Kujichagulia and Chess

Kujichagulia and Chess:
Self-Determination vs. Resignation in a Bad Position!
by Kimani Stancil, Ph.D.

Before I begin, please remember that this article is a sharing piece directed to inspire, add insight, and to convince you that there is more to competitive chess than finding the best move.  However, the truth behind the best move can’t be denied, especially when the stronger player is the one who sees it best.  Yes, I do believe ratings play a major role in scaring otherwise capable people from finding the best moves.  How often have you heard someone say ‘He or she is 400 points higher rated so I gave him a draw. (In my past, I am a little guilty of this as well.)

What does this mean when you can see with your own eyes that you are winning, or can you? Psychologically, it is very clear that lower rated players become a little blind when gaining the advantage against higher rated opponents.  Is it that they are too excited, inexperienced, or surprised that they are winning?  Is it the challenge of explaining why they are playing so strongly or why their higher rated opponent has just played so sloppily?  Maybe, the lower rated player is stunned in a way that he or she can’t believe his good fortune.

In the following game, I share my thoughts on why it is important to keep focused.  And it is important to consider carefully the chances for both sides when you are losing or winning.  With this insight, I hope to convince you that you should learn to never resign prematurely.  Especially, this is true if you are a developing player who wants to become better, but you can’t afford a coach, and sometimes can’t afford tournament entry fees.  I hope that if you consider all your chances carefully enough, you will save time and money in the long run as your understanding will improve.


Kujichagulia & Chess


Is this the comeback of the year?  No… I submit that this is simply an example of how a stronger player looks for and finds ways to maximize his chances of surviving a bad position.  Possibly, my opponent thought there was a rule in chess that one should resign when faced with poor odds of success.  But since there is always the option to fight, one must be prepared to work to win in spite of earning the advantage.  It is also helpful to consider that you may need to have grandmaster level stamina to hope to one day beat a grandmaster who is just another human being like yourself!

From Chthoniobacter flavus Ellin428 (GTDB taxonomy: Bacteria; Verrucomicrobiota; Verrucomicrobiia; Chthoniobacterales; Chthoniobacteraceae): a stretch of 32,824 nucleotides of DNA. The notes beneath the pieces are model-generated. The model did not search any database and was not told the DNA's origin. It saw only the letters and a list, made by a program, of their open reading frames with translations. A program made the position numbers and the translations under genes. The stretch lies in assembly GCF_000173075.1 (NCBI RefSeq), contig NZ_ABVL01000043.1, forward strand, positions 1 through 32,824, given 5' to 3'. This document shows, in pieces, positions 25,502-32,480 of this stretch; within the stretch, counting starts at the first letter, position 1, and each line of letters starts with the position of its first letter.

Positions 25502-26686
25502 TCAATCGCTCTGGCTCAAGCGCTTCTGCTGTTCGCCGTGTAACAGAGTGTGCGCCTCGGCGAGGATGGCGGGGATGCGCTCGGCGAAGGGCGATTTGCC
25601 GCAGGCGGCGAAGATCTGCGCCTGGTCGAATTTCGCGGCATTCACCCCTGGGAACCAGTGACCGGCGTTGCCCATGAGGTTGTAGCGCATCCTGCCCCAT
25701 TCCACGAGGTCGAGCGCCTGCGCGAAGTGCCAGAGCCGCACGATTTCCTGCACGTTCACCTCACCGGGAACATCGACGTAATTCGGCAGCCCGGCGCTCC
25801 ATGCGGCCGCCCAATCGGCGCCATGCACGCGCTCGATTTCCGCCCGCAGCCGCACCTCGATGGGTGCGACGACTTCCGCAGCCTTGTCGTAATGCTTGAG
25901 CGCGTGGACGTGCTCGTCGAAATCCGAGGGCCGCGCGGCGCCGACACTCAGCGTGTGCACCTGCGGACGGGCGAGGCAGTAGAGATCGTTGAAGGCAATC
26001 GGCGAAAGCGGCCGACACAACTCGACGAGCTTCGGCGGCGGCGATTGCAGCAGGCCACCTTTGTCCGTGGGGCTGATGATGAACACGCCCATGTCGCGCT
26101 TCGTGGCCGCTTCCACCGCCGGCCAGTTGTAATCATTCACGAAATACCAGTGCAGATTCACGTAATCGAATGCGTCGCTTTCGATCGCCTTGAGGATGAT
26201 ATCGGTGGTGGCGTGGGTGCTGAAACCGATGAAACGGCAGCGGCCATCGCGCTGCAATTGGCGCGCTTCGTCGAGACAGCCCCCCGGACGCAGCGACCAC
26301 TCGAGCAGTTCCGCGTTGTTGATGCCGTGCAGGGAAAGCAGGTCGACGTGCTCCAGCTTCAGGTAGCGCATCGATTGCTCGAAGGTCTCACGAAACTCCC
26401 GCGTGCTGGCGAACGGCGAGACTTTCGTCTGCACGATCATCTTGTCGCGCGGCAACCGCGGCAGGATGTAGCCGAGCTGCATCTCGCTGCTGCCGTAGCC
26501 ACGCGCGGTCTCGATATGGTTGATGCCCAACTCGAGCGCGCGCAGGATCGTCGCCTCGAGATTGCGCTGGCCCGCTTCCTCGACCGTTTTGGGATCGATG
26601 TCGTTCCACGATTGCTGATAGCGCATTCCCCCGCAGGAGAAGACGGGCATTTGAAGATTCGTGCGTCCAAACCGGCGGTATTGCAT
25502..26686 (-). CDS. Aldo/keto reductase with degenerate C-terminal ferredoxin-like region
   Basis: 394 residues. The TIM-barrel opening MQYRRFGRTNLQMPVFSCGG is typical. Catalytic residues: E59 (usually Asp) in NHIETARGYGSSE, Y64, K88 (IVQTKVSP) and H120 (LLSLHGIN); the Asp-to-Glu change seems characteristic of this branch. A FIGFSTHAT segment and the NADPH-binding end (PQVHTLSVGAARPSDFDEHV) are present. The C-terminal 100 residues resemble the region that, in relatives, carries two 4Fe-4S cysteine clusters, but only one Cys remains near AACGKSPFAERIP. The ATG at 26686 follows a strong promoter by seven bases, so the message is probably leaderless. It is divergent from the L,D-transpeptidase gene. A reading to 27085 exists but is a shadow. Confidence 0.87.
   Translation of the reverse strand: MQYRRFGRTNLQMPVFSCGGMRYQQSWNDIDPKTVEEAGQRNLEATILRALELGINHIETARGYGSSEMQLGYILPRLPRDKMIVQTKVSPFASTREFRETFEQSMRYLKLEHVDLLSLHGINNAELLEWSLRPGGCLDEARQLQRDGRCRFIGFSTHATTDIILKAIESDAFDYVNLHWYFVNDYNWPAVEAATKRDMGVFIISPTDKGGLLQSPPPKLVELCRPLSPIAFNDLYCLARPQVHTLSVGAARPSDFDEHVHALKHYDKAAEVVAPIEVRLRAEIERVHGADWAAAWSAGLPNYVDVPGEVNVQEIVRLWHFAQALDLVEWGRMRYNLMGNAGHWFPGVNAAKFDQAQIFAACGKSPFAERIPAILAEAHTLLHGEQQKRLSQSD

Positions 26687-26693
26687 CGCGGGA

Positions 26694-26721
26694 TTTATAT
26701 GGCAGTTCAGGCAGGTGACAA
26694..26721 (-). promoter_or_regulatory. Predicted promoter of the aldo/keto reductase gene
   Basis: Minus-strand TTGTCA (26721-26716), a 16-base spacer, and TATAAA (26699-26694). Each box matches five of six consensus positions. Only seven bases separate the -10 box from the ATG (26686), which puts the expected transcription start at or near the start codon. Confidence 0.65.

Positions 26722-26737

We are not guaranteed to possess extraordinary physical powers like telekinesis, but we do have the will to endure and to overcome obstacles.  Our will and indomitable spirit for optimism is our super power, and we should value it before considering resignation in any chess position.  As evidenced by this game, even three pawns down, there is still time to admit your mistakes and find a plan of action.  At the very least, your plan will help you to practice stick-to-it-ness to improve your overall chess endurance.  Even if you lose today, by not resigning prematurely, you will be able to play better tomorrow.  Your opponent won't be the grandmaster sitting across from you, but in fact it will be yourself, the opponent you face every time you play!

Kimani Stancil (right) playing (now GM) Fabiano Caruana at the 2004 World Open (Stancil won). Photo by Daaim Shabazz.

Kimani Stancil (right) playing (now GM) Fabiano Caruana
at the 2004 World Open (1-0).
Photo by Daaim Shabazz.

Daaim Shabazz

Daaim Shabazz is the founder of The Chess Drum, while serving as a tenured faculty member of Global Business & Marketing at Florida A&M University in Tallahassee, Florida, USA. He holds a B.S. Computer Science from Chicago State University, an MBA in Marketing and a Ph.D. in International Affairs & Development, both from Clark Atlanta University. He has served the journalist community for more than 30 years and still competes in tournaments occasionally.

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